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To investigate the relationship between maternal autonomy and various indices of child undernutrition among children aged <2 years in Nigeria, considering the cultural context and sociodemographic factors.
Population-based, cross-sectional study. Associations between various indices of maternal autonomy and child undernutrition (specifically stunting, underweight and wasting) were determined using weighted bivariate and multivariable logistic regression modelling.
2013 Nigerian Demographic Health Survey.
Children aged between 3 and 24 months (n 7532).
Overall, 31·4 % (n 2270), 29·8 % (n 2060) and 25·0 % (n 1755) of children in the sample were stunted, underweight and wasted, respectively. Women with acceptance of domestic violence (low autonomy) were approximately 18 and 14 % less likely to have stunted (OR = 0·82; 95 % CI 0·71, 0·94) and underweight children (OR = 0·86; 95 % CI 0·75, 0·99), respectively. Similarly, women with low power in their couple relations were 17 % less likely to have children who were wasted (OR = 0·83; 95 % CI 0·72, 0·97). Sociodemographic predictors of all indices of undernutrition included maternal education and Hausa ethnicity. Additionally, stunting was predicted by lack of exclusive breast-feeding, low income and being of Fulani ethnicity; wasting by having mothers with low BMI; and underweight by breast-feeding initiation within 1 h hour of birth, polygamous homes, mothers with low BMI and being of Fulani ethnicity.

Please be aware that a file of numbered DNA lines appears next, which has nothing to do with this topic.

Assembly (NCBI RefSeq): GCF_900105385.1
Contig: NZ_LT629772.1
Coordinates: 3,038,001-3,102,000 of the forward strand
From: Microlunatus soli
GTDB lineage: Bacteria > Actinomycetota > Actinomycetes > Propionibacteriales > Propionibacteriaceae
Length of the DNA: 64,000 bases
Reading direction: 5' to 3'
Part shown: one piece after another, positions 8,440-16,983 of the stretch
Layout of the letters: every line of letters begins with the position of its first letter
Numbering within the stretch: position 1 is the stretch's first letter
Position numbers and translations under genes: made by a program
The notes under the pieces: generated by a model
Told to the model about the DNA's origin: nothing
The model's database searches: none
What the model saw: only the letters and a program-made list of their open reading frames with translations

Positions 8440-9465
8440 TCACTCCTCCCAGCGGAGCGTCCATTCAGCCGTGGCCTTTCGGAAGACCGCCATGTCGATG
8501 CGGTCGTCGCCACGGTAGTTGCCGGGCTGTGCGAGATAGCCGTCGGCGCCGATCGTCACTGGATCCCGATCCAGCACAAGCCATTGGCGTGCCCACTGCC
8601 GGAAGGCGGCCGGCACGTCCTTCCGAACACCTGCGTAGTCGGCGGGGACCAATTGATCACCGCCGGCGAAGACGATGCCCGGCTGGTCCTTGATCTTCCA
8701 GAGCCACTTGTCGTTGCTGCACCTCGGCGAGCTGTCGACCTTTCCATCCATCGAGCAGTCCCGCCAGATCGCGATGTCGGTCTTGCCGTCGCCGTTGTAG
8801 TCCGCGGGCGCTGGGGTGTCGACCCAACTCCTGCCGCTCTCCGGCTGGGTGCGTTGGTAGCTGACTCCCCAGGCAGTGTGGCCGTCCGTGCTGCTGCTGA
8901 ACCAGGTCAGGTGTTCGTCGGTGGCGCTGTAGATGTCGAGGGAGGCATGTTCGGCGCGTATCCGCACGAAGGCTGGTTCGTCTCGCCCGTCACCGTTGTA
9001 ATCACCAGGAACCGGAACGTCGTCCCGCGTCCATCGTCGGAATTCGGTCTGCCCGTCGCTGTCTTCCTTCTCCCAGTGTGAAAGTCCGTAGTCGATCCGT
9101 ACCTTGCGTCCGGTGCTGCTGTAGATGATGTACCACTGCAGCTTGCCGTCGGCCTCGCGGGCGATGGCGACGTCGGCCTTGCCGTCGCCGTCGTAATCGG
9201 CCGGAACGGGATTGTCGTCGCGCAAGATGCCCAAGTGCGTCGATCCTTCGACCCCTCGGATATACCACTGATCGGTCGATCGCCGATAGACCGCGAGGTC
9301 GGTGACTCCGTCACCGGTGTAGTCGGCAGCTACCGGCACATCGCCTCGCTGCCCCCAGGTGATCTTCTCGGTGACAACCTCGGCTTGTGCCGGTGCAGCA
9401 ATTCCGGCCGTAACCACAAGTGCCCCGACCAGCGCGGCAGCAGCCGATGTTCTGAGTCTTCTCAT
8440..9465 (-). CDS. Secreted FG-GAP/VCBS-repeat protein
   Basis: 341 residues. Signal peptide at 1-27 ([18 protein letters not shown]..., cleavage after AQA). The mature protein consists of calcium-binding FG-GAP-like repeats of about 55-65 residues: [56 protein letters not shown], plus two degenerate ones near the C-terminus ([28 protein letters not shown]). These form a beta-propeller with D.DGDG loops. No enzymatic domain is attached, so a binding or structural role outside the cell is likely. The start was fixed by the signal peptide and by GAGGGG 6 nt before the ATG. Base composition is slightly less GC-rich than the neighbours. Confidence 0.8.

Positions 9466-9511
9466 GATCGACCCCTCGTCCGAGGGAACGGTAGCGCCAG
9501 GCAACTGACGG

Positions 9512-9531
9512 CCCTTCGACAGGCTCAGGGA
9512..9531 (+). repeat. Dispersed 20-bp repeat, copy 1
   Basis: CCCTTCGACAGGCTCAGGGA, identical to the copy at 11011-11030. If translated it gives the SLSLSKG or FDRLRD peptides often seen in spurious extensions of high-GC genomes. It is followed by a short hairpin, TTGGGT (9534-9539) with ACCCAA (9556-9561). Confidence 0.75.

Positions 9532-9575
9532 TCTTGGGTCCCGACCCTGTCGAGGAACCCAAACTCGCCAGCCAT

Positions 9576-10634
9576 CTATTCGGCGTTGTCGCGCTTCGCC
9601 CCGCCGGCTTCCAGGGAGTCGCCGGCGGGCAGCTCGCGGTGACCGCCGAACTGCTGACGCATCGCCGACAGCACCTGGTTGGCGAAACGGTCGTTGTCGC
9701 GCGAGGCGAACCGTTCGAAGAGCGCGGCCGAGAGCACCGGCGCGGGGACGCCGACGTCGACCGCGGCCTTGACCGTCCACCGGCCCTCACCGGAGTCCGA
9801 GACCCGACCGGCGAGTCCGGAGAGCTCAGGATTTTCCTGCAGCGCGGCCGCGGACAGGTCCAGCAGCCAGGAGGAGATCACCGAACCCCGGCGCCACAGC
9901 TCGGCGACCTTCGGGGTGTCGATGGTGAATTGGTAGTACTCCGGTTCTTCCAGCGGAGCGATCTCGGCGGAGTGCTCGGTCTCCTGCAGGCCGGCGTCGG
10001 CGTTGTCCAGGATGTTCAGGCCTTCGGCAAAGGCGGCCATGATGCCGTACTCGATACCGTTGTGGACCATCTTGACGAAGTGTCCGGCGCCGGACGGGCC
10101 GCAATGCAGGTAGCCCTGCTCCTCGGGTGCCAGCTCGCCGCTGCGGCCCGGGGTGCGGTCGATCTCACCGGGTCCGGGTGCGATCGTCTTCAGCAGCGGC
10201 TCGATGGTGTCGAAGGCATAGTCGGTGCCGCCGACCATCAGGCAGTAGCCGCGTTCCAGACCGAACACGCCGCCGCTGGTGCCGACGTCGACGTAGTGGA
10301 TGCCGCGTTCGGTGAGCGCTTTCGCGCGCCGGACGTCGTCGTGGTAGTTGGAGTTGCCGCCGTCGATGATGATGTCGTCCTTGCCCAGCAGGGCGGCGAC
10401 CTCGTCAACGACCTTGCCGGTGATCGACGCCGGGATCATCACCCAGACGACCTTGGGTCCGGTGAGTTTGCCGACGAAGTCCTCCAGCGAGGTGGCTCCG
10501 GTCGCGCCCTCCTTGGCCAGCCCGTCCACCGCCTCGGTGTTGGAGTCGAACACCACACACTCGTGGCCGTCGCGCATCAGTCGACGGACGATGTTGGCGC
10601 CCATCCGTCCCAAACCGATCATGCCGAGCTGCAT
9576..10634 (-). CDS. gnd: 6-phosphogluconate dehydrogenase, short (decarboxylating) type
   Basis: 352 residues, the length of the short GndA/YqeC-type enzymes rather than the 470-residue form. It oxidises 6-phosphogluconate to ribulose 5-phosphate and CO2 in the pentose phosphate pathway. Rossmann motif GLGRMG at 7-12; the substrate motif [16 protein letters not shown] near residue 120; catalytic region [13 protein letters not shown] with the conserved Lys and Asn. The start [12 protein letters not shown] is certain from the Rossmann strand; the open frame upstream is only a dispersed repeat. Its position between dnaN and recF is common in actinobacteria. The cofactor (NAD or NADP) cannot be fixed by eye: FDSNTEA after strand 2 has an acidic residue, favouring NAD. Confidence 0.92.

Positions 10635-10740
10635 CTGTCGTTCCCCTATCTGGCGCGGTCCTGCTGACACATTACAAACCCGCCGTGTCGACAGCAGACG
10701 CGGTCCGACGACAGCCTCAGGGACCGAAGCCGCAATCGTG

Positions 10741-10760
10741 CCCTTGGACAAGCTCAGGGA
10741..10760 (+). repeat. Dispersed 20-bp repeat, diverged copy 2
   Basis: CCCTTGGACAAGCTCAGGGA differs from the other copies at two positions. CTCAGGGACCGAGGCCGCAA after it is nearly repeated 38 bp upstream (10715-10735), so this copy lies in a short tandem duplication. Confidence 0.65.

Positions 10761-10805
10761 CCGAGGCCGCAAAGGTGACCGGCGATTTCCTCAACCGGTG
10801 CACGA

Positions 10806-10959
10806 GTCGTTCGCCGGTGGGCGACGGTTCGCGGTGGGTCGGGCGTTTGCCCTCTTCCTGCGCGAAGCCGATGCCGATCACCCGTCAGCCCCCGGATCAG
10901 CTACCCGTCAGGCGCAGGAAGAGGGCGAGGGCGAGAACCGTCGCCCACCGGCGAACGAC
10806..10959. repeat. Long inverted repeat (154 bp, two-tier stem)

Women with acceptance of domestic violence and low power in couple relations were found to be less likely to have children with indices of undernutrition. This unexpected finding calls for future exploratory research, and policies and interventions that target at-risk subgroups.
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